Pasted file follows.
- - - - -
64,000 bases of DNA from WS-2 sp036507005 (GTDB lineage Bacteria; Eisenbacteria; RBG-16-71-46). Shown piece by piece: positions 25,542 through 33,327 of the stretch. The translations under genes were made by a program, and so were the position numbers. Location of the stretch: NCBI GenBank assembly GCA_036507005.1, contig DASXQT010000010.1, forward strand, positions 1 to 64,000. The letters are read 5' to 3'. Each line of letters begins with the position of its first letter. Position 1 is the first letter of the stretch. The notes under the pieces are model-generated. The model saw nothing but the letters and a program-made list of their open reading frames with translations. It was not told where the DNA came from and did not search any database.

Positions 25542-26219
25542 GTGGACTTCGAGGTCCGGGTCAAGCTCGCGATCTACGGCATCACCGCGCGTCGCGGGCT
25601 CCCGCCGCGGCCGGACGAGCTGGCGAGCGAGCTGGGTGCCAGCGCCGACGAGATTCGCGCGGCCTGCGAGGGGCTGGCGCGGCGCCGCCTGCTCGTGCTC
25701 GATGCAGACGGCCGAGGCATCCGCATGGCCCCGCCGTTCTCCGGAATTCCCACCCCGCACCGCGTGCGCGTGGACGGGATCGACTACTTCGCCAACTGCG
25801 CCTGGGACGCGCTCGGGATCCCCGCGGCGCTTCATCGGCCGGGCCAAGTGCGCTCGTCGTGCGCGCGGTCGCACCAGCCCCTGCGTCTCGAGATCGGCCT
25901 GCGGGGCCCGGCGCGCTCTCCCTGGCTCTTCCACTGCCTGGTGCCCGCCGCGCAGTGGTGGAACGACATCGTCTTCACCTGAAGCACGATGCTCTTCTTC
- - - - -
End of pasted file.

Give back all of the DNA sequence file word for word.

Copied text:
64,000 bases of DNA from WS-2 sp036507005 (GTDB lineage Bacteria; Eisenbacteria; RBG-16-71-46). Shown piece by piece: positions 25,542 through 33,327 of the stretch. The translations under genes were made by a program, and so were the position numbers. Location of the stretch: NCBI GenBank assembly GCA_036507005.1, contig DASXQT010000010.1, forward strand, positions 1 to 64,000. The letters are read 5' to 3'. Each line of letters begins with the position of its first letter. Position 1 is the first letter of the stretch. The notes under the pieces are model-generated. The model saw nothing but the letters and a program-made list of their open reading frames with translations. It was not told where the DNA came from and did not search any database.

Positions 25542-26219
25542 GTGGACTTCGAGGTCCGGGTCAAGCTCGCGATCTACGGCATCACCGCGCGTCGCGGGCT
25601 CCCGCCGCGGCCGGACGAGCTGGCGAGCGAGCTGGGTGCCAGCGCCGACGAGATTCGCGCGGCCTGCGAGGGGCTGGCGCGGCGCCGCCTGCTCGTGCTC
25701 GATGCAGACGGCCGAGGCATCCGCATGGCCCCGCCGTTCTCCGGAATTCCCACCCCGCACCGCGTGCGCGTGGACGGGATCGACTACTTCGCCAACTGCG
25801 CCTGGGACGCGCTCGGGATCCCCGCGGCGCTTCATCGGCCGGGCCAAGTGCGCTCGTCGTGCGCGCGGTCGCACCAGCCCCTGCGTCTCGAGATCGGCCT
25901 GCGGGGCCCGGCGCGCTCTCCCTGGCTCTTCCACTGCCTGGTGCCCGCCGCGCAGTGGTGGAACGACATCGTCTTCACCTGAAGCACGATGCTCTTCTTC